This week, I spent a lot of my time at my kitchen table mixing paints, and I feel like I am getting a much better understanding of how colors interact. I went back and mixed my assigned hue in its pure form (pure YG as opposed to my signature hue YG-S1). I think last week I made a mistake and did the tint/tone/shade studies in my signature hue instead of the pure hue, as we were supposed to. I’m really glad I went back and did this assignment over with pure YG, because mixing this pure YG was an entirely different process than mixing YG-S1, and it gave me a deeper understanding of its properties.
I began by using the Chromium Oxide green, as I had in mixing my signature hue, and added white to make it lighter (see top of image above). This yielded a much too muddy, muted result, so I tried the Phthalo green instead. In my past attempts working with Phthalo, I felt like it was difficult to “tame” it to a workable color… everything I mixed with it came out an unnatural, neon-plasticky green. Which is kind of what the pure YG Color-Aid swatch is. I was able to pretty much exactly match the Color-Aid (!) in using the Phthalo with tons of white and even more yellow. This was a really big achievement for me: holding the paint and Color-Aid side by side, they are pretty much identical in any lighting setting. I went on to conduct tint/tone/shade studies of pure YG in paint and Color-Aid.
I saved my precious mixture of YG and went on to mix its complement for the study above. My last attempts at mixing RV didn’t work out as I had wanted (see Week 5), so I took a different approach. Instead of using pre-mixed violets, I simply mixed Cyan and Pyrrole red. I don’t know why I didn’t try this before, but it worked out pretty well—again, nearly exactly matching the Color-Aid RV swatch. I mixed the two pure hues to create two neutrals, each tending toward one side of the mix (one more green, one more purple), and then conducted a tint study with all four hues. I’m pretty pleased with how this one turned out. It was a lot of work but well worth it.
Next I conducted a proportional study, drawing colors from an image and creating color schemes with different amounts and combinations. I selected an image I took on a grad school visit to LA… this image was taken in the parking lot of the Hayden Tract . I was thrilled to capture a hummingbird at rest on an amazing desert-y tree. The image had many different colors, including shades of yellow-green, and it relates to my theme of reverence for nature that I will depict in my color trend book.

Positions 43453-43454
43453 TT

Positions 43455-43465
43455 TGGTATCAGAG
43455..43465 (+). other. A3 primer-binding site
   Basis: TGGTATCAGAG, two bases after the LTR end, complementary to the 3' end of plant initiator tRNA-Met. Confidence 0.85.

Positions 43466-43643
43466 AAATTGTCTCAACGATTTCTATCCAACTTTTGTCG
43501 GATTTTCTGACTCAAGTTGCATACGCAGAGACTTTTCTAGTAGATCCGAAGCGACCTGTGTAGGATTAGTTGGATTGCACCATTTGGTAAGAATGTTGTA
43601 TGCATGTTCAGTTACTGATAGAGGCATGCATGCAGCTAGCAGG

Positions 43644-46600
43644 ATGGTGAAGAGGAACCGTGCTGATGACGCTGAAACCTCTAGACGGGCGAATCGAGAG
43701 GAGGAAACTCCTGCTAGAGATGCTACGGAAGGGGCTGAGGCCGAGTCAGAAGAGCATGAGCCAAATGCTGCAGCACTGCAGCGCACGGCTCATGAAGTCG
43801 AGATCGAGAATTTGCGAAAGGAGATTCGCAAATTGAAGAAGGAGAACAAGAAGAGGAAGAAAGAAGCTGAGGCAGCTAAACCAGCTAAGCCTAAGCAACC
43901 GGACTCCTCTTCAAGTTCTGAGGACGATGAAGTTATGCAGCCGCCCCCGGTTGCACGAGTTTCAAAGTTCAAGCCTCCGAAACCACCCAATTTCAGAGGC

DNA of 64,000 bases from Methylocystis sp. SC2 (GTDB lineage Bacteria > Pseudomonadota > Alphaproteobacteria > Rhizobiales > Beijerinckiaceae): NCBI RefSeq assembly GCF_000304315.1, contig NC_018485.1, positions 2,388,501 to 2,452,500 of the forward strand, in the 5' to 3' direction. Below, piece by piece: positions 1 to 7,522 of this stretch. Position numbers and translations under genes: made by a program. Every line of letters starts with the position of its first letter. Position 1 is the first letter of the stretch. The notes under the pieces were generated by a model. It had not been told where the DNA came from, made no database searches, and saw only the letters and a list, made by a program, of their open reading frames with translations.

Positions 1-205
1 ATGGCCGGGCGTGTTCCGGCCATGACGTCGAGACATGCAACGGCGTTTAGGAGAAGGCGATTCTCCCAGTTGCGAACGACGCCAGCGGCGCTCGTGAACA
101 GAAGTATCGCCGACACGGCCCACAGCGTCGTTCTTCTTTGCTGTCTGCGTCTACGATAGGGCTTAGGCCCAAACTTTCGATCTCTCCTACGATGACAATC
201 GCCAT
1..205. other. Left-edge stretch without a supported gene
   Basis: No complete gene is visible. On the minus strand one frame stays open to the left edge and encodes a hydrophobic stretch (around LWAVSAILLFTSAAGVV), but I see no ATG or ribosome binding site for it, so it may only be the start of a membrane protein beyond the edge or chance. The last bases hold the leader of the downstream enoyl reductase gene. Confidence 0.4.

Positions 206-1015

I tried this proportional study with stripes instead, but it was difficult for me to visually understand the proportions that way. I found squares/rectangles of varying sizes was much easier for me to work with.
Mixing the colors I saw in this image with paint was a challenge for me. I think the sky blue was the most difficult because it was hard for me to get away from the typical baby blue/sky blue/unnatural shade. I found with each of the colors, it helped to mix a bit of the complement in to bring the hue to a natural place. It’s amazing to me that such complementary colors (and colors whose hue can only be achieved through mixing in the complement) are found in nature. Muted tones of the red flowers are found on the stalk thingies of the tree, and as the stalks age, they reach a lighter pastel of the red. Also the tips of the succulent-y leaves have tinges of the same hue. I’m really glad I picked this image because it gave me such an appreciation for how colors are appear in nature. Truly exquisite.